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Celtic Cauldron by Joann Keesey

"...Welcome was made to them, and they were taken into Mac Datho's stronghold. This was one of the five chief hostels of Ireland at that time, and there used to be boiling water in it always. There was the hostel of Da Derga among the men of Cualu in Leinster, and the hostel of Forgall Monach beside Lusk, and the hostel of Da Reo in Brefne, and the hostel of Da Choga in Westmeath. Seven doors there were in each hostel, seven roads through it, and seven fireplaces therein. Seven cauldrons in the seven fireplaces. An ox and a salted pig would go into each of these cauldrons, and the man that came along the road would thrust the fleshfork into the cauldron, and whatever he brought up with the first thrust, that he would eat, and if nothing were brought up with the first thrust, there was nothing for him."1

"In Celtic tradition there is the legendary magic cauldron, horn of plenty and platter that could never empty. With roots in the same image is the Chalice, sacred vessel, that represents both the illuminating goal of the quest and the heroic quest itself."2

These two Irish views of the cauldron, separated by some 1700 years represent the two characteristics of the cauldron for the Celt, magical and utilitarian. The first quote is from the Ulster or Red Branch cycle story of Mac Datho's Pig. The great stronghold of Emain Macha, associated with Navan Fort outside of Armagh in Northern Ireland, was the seat of ancient Ulster, and was destroyed sometime in the fourth century. "Archaeologists speculate that the original "Red Branch" of Ulster (Craeb Ruad), Conchobhar's bruidenn or feasting hall, was named after a sacrificial tree trunk erected in the domestic nemeton excavated at the site of Emain Macha. It is suggested that the trunk was named the Red Branch because it was reddened with the blood of sacrificed animals; a trace of blood was found in the decomposed remains of the wood."3 In the late twentieth century, an Irish singer would use the transmutation of the cauldron into the Holy Grail or chalice to describe her chalice of a dozen songs that exemplify the public and private strands of the Celtic soul.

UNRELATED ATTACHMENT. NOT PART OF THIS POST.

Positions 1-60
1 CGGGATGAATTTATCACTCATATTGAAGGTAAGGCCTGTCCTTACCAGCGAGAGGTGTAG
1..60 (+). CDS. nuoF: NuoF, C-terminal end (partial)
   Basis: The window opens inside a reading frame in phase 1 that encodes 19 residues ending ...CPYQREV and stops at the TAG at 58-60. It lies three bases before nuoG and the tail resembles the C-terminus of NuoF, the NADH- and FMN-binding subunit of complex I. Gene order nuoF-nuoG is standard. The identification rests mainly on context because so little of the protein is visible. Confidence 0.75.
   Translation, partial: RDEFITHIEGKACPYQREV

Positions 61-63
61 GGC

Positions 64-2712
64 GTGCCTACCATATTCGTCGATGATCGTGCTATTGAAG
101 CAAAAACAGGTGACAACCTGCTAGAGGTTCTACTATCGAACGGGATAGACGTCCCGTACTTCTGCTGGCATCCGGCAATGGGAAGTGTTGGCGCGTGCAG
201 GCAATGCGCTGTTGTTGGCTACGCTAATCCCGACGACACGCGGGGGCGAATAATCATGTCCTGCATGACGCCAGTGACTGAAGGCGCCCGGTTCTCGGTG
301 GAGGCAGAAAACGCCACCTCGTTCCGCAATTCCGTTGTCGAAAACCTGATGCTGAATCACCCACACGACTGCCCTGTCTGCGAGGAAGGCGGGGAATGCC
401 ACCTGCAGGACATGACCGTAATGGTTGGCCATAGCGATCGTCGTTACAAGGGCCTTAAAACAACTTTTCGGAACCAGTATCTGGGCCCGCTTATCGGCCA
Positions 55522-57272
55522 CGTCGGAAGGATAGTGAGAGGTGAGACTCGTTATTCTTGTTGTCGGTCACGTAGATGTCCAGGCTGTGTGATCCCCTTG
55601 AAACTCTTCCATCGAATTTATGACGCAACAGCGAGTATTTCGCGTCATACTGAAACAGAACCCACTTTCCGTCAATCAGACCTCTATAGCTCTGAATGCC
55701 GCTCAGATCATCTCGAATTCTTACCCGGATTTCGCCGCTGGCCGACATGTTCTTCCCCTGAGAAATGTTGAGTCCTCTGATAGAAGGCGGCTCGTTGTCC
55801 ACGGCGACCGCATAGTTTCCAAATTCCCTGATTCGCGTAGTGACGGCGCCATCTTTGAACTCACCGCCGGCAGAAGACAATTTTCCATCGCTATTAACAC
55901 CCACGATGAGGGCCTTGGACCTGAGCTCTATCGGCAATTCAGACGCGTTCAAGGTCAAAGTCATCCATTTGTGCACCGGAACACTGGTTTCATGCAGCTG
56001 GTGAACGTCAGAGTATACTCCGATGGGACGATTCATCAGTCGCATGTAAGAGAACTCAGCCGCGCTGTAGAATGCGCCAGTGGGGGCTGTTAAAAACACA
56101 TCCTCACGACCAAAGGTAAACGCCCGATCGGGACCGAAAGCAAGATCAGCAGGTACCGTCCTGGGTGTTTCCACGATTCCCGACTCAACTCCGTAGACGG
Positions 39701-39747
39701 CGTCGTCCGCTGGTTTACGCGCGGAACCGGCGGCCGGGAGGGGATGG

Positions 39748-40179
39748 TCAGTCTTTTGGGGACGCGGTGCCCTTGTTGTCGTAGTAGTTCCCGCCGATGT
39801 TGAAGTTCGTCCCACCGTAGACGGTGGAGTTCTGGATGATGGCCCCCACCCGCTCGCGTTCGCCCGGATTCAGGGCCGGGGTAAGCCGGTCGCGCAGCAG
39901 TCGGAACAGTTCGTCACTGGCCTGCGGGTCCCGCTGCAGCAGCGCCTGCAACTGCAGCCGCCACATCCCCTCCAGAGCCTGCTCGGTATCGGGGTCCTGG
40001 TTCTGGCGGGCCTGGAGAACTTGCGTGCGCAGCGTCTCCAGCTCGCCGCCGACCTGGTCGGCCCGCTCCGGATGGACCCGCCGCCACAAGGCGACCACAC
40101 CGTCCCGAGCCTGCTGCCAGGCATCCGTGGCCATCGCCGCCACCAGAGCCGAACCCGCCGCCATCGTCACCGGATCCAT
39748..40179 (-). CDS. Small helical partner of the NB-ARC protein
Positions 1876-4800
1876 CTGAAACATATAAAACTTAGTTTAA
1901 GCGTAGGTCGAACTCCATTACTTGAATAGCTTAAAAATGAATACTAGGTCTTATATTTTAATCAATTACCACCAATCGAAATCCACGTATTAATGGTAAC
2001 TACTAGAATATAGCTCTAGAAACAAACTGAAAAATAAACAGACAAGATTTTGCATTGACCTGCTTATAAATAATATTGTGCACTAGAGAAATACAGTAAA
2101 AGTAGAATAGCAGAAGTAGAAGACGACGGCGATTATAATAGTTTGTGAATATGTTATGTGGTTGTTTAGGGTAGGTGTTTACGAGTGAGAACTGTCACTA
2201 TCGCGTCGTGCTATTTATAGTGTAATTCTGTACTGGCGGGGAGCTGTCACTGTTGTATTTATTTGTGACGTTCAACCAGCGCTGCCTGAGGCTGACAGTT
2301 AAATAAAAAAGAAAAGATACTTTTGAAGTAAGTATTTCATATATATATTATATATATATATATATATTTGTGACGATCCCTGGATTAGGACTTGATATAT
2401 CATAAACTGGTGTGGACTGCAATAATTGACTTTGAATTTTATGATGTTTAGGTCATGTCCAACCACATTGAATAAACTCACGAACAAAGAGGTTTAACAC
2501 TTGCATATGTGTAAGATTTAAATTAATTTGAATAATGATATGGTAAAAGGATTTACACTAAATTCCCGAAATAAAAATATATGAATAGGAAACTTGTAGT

Legendary cauldrons are to be encountered throughout the body of Celtic myth. The Tuatha de Danaan who brought the four great treasures to Ireland, counted the Daghda or "good god" as one of their outstanding deities. His cauldron, brought from the city of Murias, was of such bounty that none would go away unsatisfied. His other insignia was the club which gave protection. In Gaul, his counterpart was known as Sucellos ("the good striker") whose identifying accouterments were the hammer or club and pot. Wales, in the second branch of the Mabinogi, gives us the story of Bran the Blessed, who gives his sister and a marvelous cauldron to the king of Ireland. She is humiliated and mistreated and finally word reaches her brother who wades across the Irish Sea to her rescue while the army of the Men of Britain sail beside him in ships. The climactic battle does not go easily to the Welsh because the cauldron has the power to rejuvenate the slain warriors who rise on the morrow as good warriors as they were before. The Britons only prevail when one of their number contrives to get in the cauldron and smashes it by stretching to his full length. Also from Wales comes one of the earliest Arthurian pieces, and possibly the forerunner of the Grail Quest, as Arthur goes into the Otherworld to retrieve the Cauldron of Annwn:

I draw my knowledge from the famous cauldron,
The breath of nine muses keeps it boiling.
Is not the head of Annwn's cauldron so shaped:
Ridged with enamel, rimmed with pearl?
It will not boil the cowardly traitor's portion.4

These cauldrons of legend are more than matched in the archaeological record. One of the finest is the silver Gundestrup cauldron found in Jutland in 1891 having a capacity of 28 gallons. Leaving aside the question of its manufacture, the cauldron reveals a wealth of iconography and has had scholars speculating about its idiosyncratic Celtic religious art since its finding. One of the elaborate silver plaques that forms the top half of the cauldron may represent the story of Bran and his marvelous cauldron of regeneration. Warriors pass in procession on either side of the tree of life which springs from the cauldron in which the sacrificed blood is collected. Warriors approach on foot meeting a dog, often the herald of death. The cauldron is presided over by a gigantic figure who immerses the men head first. They leave on horseback led by a snake. This could also be a scene of sacrifice as described by Strabo in his Geography (VII,2.3):

Among the women who accompanied their warlike expeditions were prophetesses who were also priestesses. They were grey with age, and wore white clothes and, over these, cloaks of the finest linen, and metal belts. They were barefoot. These women would enter the camp, sword in hand, and go up to prisoners, crown them, and lead them up to a bronze vessel which might hold some twenty measures. One of them would mount a step, and, leaning over the cauldron, cut the throat of a prisoner, who was held up over the vessel's rim. Others cut open the body and, after inspecting the entrails, would foretell victory for their countrymen.5